Covid-19 is “extremely unlikely” to have entered the human population as a result of a laboratory-related incident, global health leaders have said.
Sars-CoV-2 “may have originated from zoonotic transmission”, a team of experts from China and the World Health Organisation (WHO) concluded. But the “reservoir hosts” remain to be identified, they told a press conference.
Dr Peter Ben Embarek, leader of the WHO team investigating the origins of the virus in Wuhan, said: “The findings suggest lab incident hypothesis is extremely unlikely to explain the introduction of the virus into the human population.”
The team have made a series of recommendations for future studies to examine the origins of the virus – including a direct spillover from animals to humans or the virus coming to humans through an “intermediary host”.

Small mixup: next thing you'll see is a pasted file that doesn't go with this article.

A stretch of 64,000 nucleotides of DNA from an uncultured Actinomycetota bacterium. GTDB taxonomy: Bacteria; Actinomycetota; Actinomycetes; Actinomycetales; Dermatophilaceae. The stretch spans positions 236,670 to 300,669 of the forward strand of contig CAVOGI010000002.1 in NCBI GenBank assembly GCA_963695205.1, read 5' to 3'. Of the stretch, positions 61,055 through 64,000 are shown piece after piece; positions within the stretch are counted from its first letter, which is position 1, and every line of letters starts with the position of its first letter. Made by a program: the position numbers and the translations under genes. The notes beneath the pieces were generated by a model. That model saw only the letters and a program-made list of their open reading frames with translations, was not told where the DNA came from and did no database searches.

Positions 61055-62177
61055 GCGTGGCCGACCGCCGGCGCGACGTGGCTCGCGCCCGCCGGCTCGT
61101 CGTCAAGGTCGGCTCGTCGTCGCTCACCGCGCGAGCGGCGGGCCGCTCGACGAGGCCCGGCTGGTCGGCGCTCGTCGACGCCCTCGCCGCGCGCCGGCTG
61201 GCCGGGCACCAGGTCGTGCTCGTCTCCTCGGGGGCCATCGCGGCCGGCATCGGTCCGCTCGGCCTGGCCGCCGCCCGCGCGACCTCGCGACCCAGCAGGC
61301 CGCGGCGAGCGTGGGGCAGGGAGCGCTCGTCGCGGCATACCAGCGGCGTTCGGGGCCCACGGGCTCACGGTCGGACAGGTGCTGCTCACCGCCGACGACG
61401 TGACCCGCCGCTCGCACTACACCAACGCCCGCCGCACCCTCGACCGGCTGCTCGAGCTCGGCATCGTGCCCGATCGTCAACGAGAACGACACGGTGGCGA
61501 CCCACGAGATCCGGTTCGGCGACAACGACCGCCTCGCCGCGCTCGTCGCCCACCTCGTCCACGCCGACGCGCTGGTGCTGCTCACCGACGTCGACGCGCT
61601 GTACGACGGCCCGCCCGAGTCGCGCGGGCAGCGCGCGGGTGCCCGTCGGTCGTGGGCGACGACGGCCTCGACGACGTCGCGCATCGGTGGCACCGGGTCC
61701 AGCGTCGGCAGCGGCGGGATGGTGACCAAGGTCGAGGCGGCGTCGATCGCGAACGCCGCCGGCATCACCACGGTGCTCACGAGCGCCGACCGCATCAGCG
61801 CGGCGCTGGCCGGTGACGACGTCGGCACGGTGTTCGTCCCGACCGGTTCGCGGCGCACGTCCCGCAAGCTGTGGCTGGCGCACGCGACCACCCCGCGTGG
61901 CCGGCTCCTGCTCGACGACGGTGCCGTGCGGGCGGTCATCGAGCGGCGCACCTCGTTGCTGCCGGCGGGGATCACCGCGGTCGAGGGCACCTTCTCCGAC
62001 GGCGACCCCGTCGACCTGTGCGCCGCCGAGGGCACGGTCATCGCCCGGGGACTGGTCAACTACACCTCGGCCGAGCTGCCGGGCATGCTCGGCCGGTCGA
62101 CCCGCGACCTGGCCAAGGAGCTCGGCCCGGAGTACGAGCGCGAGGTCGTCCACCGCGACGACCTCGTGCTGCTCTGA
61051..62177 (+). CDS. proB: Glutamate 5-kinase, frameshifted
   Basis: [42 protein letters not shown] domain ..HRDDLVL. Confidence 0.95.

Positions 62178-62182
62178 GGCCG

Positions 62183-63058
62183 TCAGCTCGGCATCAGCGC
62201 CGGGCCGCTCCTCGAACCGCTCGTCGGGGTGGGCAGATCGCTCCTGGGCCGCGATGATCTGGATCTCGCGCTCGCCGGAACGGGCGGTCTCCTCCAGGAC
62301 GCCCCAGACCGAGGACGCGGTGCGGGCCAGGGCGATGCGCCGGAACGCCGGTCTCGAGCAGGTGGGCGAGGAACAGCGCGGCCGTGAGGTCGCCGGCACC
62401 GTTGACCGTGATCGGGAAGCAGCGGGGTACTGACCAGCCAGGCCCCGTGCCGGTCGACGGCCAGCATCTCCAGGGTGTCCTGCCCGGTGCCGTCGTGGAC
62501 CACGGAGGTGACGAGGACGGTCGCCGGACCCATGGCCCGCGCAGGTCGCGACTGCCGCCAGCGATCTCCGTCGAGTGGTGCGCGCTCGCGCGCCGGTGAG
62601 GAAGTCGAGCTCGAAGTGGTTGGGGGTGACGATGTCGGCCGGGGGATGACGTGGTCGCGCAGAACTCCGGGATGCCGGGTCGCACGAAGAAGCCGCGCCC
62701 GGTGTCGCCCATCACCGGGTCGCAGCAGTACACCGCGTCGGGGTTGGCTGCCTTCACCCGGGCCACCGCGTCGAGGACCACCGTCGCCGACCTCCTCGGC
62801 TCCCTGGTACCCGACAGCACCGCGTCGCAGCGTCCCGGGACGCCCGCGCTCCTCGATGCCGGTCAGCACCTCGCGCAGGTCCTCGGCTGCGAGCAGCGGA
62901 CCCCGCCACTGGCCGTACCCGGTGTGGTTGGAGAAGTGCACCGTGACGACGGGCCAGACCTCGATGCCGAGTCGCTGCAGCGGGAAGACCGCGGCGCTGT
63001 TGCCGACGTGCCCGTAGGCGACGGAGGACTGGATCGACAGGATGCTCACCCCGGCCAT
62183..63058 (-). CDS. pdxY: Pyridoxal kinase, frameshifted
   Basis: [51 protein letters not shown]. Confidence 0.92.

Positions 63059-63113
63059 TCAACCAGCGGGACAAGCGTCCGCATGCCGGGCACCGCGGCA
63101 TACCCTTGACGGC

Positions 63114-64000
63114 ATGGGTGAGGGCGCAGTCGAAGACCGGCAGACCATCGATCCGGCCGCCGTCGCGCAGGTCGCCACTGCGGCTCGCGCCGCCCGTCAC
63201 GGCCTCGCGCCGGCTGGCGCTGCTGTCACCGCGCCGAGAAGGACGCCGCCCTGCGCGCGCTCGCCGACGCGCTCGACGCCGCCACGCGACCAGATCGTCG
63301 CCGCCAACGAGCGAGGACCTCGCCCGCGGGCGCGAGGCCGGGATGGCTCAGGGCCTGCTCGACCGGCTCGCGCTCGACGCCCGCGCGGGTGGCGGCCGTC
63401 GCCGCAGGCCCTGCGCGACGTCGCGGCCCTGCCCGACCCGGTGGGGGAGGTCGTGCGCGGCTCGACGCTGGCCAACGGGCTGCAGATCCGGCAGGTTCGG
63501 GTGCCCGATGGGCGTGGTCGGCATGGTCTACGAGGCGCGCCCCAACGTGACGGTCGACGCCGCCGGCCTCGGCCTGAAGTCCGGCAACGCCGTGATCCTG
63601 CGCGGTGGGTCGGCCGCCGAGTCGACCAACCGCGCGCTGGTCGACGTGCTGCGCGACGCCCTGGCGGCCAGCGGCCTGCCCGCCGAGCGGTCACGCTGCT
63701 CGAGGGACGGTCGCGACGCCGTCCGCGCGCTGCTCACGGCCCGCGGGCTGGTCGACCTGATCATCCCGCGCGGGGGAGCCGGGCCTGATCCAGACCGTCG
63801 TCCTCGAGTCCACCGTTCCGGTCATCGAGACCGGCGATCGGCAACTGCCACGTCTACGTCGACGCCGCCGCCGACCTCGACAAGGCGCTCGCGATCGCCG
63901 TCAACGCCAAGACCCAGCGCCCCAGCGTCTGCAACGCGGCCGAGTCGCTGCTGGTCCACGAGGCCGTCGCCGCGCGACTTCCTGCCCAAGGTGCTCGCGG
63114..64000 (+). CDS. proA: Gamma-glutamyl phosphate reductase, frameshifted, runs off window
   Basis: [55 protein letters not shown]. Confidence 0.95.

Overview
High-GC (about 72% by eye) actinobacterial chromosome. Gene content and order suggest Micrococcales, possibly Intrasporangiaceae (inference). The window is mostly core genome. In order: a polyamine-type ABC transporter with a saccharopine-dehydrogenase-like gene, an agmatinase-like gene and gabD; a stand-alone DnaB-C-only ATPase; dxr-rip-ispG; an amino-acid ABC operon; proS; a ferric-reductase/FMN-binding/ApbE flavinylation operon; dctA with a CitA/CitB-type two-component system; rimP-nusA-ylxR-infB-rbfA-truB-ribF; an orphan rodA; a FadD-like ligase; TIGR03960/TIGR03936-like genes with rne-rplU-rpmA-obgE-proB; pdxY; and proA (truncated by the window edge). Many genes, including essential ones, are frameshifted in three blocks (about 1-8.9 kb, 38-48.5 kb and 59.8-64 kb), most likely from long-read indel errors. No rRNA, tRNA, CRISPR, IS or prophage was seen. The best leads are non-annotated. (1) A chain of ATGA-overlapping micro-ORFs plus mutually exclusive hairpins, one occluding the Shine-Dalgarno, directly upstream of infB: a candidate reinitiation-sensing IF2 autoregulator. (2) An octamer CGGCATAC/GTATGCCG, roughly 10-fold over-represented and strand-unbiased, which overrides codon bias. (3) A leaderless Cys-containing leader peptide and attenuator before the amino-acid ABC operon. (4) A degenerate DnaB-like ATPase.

They have also called for more research into frozen foods. But they said they do not need to research further the possibility that the virus came from a lab.
WHO experts have been probing the origins of the virus in the Chinese city and have spent four weeks there. Meanwhile, there is no evidence that the virus was present in Wuhan before December 2019, they said.
Dr Embarek added: “We did not find evidence of large outbreaks prior to December 2019 in Wuhan or elsewhere.”
The experts added that they “don’t know” the exact role of Wuhan’s Huanan Seafood Wholesale Market in the origin of the virus. A cluster of cases was linked to the market, but officials also found cases among people who had no ties to the market.
Some had links to other markets and others had no links to markets at all.